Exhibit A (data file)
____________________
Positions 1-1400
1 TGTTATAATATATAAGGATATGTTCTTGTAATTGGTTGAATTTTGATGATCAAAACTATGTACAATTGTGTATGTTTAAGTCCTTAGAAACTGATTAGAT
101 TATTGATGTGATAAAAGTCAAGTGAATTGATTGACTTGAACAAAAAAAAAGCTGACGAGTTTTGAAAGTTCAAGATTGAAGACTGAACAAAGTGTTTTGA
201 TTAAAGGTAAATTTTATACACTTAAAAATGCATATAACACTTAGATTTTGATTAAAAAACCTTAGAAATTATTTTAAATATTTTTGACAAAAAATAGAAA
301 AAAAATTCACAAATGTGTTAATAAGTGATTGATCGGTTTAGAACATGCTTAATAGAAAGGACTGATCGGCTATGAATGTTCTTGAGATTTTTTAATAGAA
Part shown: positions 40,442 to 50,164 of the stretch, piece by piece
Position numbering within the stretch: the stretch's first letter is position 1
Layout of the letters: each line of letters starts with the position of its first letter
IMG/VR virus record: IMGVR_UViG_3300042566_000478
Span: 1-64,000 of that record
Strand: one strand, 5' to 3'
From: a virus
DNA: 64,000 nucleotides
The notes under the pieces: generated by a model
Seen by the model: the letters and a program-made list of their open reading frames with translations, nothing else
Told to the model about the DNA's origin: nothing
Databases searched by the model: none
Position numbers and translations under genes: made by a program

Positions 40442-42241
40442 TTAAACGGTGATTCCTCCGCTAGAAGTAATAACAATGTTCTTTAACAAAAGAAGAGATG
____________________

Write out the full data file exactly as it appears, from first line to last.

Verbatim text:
Positions 1-1400
1 TGTTATAATATATAAGGATATGTTCTTGTAATTGGTTGAATTTTGATGATCAAAACTATGTACAATTGTGTATGTTTAAGTCCTTAGAAACTGATTAGAT
101 TATTGATGTGATAAAAGTCAAGTGAATTGATTGACTTGAACAAAAAAAAAGCTGACGAGTTTTGAAAGTTCAAGATTGAAGACTGAACAAAGTGTTTTGA
201 TTAAAGGTAAATTTTATACACTTAAAAATGCATATAACACTTAGATTTTGATTAAAAAACCTTAGAAATTATTTTAAATATTTTTGACAAAAAATAGAAA
301 AAAAATTCACAAATGTGTTAATAAGTGATTGATCGGTTTAGAACATGCTTAATAGAAAGGACTGATCGGCTATGAATGTTCTTGAGATTTTTTAATAGAA
Part shown: positions 40,442 to 50,164 of the stretch, piece by piece
Position numbering within the stretch: the stretch's first letter is position 1
Layout of the letters: each line of letters starts with the position of its first letter
IMG/VR virus record: IMGVR_UViG_3300042566_000478
Span: 1-64,000 of that record
Strand: one strand, 5' to 3'
From: a virus
DNA: 64,000 nucleotides
The notes under the pieces: generated by a model
Seen by the model: the letters and a program-made list of their open reading frames with translations, nothing else
Told to the model about the DNA's origin: nothing
Databases searched by the model: none
Position numbers and translations under genes: made by a program

Positions 40442-42241
40442 TTAAACGGTGATTCCTCCGCTAGAAGTAATAACAATGTTCTTTAACAAAAGAAGAGATG